Stewart says to Dion as he continues to sit there, “Not standing up – what is that serving?” Bernie asks, “Are you going to serve the flesh?” Valencia: “What are you really serving?” Dion: “I don’t think that standing up is serving Christ.” Chuck: “What is serving Christ?”
(Outside these four walls, Stewart is nobody. Nobody out there takes him seriously. Here, he is our entire world to us.)
I think that the strangest thing is not Dion, but all the ones who get in on the act to “get on him.” Especially the way the sisters do it.
I would like to leave, but I just have nowhere to go…
Obviously Stewart is approving, in principle, with the way the brothers and sisters are getting on Dion, though he says Dion is winning and everybody is missing it.
The only relief I am getting now is reading over previous pages of this diary (my entry from April 21). Reading the Bible doesn’t seem to work – how can you read the Bible in the middle of this?
Stewart is now asking, “So what is Dion really saying?” Everybody quite willingly comes up with scathing answers to the question and charges of despicable, horrible things – though Stewart says, “No, it’s quite different than all of that.”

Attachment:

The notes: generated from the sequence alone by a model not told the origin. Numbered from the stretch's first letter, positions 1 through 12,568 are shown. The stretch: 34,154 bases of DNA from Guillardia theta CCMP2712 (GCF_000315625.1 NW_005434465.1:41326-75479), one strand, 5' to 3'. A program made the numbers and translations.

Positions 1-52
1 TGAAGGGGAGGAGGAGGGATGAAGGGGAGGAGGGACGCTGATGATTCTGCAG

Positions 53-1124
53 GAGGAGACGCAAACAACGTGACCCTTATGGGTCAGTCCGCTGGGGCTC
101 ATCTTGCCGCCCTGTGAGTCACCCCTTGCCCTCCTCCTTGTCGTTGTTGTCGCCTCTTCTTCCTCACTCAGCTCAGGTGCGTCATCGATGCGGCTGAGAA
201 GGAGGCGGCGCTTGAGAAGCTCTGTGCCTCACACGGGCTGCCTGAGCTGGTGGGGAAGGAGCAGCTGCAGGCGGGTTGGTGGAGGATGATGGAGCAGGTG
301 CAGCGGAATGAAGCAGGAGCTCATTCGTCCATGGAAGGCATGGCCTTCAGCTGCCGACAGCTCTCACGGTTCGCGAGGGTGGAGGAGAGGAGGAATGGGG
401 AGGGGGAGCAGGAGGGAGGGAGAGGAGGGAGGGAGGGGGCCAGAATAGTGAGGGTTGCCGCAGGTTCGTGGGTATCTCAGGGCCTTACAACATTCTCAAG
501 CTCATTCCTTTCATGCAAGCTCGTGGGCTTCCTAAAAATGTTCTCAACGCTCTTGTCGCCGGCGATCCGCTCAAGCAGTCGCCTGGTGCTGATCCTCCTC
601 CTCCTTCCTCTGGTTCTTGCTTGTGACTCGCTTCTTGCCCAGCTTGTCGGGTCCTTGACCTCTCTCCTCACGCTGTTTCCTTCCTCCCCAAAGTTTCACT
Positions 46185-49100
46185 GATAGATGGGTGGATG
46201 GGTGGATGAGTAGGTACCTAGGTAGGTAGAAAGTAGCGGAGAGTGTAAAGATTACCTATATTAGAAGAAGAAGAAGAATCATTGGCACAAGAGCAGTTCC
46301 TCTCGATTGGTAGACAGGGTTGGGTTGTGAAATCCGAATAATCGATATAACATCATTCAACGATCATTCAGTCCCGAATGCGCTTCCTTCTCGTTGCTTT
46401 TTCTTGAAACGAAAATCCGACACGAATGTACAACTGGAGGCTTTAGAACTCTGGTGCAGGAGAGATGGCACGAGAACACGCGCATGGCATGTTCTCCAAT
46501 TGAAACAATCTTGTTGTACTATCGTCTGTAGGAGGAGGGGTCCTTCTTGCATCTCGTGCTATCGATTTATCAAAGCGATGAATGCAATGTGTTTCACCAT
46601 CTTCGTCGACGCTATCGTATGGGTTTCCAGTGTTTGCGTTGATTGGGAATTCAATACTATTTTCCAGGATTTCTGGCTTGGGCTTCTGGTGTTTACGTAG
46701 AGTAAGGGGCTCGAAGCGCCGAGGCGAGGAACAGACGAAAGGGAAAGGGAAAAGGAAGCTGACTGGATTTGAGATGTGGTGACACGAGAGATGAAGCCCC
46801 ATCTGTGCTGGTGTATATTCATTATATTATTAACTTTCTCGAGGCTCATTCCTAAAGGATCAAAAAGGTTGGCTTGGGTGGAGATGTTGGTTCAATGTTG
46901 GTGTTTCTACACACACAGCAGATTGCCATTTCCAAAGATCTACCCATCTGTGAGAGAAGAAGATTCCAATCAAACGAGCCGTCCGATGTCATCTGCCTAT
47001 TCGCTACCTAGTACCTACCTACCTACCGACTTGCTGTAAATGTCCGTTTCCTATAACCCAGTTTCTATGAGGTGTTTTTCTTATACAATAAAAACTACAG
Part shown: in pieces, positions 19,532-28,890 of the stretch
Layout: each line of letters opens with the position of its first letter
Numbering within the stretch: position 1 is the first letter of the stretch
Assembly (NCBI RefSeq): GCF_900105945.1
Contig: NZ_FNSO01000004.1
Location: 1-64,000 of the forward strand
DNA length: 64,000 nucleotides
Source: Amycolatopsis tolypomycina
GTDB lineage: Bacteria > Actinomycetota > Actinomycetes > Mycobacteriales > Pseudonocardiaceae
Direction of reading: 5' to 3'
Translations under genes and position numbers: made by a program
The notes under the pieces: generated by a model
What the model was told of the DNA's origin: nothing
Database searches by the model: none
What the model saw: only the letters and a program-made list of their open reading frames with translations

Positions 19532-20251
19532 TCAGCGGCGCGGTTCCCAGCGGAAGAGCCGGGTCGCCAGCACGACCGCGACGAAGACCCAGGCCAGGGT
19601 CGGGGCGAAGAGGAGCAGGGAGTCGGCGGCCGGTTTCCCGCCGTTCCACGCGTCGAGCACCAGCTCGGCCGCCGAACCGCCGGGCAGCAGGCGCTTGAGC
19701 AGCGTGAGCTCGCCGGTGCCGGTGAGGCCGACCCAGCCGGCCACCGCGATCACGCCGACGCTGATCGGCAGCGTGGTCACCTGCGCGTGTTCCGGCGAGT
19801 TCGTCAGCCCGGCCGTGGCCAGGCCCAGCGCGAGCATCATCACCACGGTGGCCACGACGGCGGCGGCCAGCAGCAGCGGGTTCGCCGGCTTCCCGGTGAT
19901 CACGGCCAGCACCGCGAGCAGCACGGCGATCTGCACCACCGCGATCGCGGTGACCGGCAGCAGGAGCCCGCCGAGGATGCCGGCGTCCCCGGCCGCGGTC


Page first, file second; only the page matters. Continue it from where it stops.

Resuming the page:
The verdict is in. The gavel comes down. Stewart says that Dion’s problem is that he absolutely refuses to live honestly, day in and day out, in fear. (Is Stewart just looking for his own particular devils? His diagnosis of someone’s problem is always in terms of his own teachings. It is what he always finds in every case and we have all learned to sing along – or to keep quiet.)
“Dion refuses to live in fear, because fear is just too unpleasant.” I get the feeling that Stewart wanted to tell us this all along and that Dion was just the pawn he set up to get us into the subject. He could have used anybody to get to this conclusion. He could have called on anybody and not let them out till they were at their wit’s end and everybody was else too. Then comes his pre-planned message, so it all looks spontaneous. I can see how he manipulates the pawns. (These are the terms of the meeting today. If I were to stand up and blow my top, these are the terms I would be dealt in. I would be told that I just refuse to live in fear.)